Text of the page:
Can supraventricular tachycardia weaken the heart muscle?
Supraventricular tachycardia (fast rhythm originating from the upper chambers of the heart) can weaken the heart muscle if it persists for a long time. This weakening of the heart muscle is known as tachycardiomyopathy (heart muscle disease due to a persistently fast heart rate). Simply it is due to the fatigue of the contractile elements of the heart muscle. In long standing cases there could be significant damage to the heart muscle. But usually it is a reversible condition if the heart rate is brought down to a normal range.
Heart rate can be brought back to the normal range by treating the abnormal rhythm by medications or by electrical means. In electrical therapy known as radiofrequency catheter ablation, small electrodes are introduced into the heart through arteries or veins (blood vessels) and the origin of the abnormal rhythm localized by an electrophysiological study (basically a recording of electrical activity from various regions of the heart and giving artificial electrical signals to stimulate the heart from various points and recording the conduction of the signals). Once the origin is localized, tiny superficial burns are created using radiofrequency current, thereby removing the abnormal focus.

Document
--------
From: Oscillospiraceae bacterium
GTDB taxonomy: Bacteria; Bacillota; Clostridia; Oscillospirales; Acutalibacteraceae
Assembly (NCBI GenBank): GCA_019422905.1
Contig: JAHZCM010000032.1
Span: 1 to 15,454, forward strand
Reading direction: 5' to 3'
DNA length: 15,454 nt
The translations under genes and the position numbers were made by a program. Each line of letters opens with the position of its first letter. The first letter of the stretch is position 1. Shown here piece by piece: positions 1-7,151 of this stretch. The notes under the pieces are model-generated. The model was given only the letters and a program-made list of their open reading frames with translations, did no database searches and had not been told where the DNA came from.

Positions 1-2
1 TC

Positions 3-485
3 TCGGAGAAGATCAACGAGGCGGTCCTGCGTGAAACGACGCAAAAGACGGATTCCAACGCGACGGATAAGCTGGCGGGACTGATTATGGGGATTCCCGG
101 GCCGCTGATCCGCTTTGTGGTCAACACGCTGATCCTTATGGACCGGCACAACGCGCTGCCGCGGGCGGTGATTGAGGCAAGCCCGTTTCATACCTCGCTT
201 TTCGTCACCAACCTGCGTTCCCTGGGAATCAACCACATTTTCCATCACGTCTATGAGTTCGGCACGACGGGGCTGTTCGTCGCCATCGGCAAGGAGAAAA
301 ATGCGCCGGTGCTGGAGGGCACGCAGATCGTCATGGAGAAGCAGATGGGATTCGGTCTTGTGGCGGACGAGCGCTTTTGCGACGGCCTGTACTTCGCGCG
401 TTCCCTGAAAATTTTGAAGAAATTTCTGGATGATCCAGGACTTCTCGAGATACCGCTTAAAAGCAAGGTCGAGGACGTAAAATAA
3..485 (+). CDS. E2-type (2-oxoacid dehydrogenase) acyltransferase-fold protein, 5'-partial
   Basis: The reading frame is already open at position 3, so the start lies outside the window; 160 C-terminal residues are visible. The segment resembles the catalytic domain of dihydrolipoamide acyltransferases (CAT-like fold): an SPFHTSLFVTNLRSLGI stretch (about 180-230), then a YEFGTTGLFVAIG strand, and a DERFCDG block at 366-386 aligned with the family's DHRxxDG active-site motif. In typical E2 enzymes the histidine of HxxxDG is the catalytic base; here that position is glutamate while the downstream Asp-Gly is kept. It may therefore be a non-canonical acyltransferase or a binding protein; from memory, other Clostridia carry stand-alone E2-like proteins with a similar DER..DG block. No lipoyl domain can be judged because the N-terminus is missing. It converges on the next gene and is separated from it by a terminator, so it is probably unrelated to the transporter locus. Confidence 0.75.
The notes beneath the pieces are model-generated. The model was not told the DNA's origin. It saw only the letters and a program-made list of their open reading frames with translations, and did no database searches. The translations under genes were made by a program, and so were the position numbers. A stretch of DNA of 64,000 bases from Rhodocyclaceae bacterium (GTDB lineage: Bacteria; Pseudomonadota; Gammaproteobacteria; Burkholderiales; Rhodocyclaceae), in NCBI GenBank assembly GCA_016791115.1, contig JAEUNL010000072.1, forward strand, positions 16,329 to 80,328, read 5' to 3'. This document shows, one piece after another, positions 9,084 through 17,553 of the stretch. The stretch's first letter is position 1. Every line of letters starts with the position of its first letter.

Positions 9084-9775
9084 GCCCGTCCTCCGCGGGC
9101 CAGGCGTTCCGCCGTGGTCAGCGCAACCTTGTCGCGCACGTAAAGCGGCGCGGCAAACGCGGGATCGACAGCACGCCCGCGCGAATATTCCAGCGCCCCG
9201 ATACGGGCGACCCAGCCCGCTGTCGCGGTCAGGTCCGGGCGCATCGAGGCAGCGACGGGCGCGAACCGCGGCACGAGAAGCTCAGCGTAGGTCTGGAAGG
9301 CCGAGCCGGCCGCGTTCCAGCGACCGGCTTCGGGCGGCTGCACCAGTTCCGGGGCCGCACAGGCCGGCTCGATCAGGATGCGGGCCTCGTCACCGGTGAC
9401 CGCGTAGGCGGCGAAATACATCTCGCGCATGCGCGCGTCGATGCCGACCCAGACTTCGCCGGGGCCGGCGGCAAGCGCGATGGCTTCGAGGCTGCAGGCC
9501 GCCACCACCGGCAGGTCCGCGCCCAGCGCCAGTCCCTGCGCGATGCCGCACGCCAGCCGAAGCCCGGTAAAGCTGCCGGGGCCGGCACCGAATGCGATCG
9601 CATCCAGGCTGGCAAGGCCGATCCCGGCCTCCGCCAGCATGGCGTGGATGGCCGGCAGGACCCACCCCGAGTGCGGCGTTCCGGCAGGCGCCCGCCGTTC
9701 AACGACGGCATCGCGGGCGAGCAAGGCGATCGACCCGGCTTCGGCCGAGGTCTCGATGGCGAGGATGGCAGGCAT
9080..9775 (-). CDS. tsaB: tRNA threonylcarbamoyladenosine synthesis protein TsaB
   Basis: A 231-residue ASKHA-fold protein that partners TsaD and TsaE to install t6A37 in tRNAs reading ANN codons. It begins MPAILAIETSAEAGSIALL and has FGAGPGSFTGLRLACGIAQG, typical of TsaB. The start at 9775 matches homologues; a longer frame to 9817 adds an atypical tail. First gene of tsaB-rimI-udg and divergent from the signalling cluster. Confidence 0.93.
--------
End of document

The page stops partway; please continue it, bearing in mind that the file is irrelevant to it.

The usual type of supraventricular tachycardia which can be persistent is known as permanent junctional re-entrant tachycardia (PJRT). It is due to an accessory pathway between the atrium (upper chamber of the heart) and the ventricle (lower chamber of the heart) which bypasses the normal conduction system of the heart.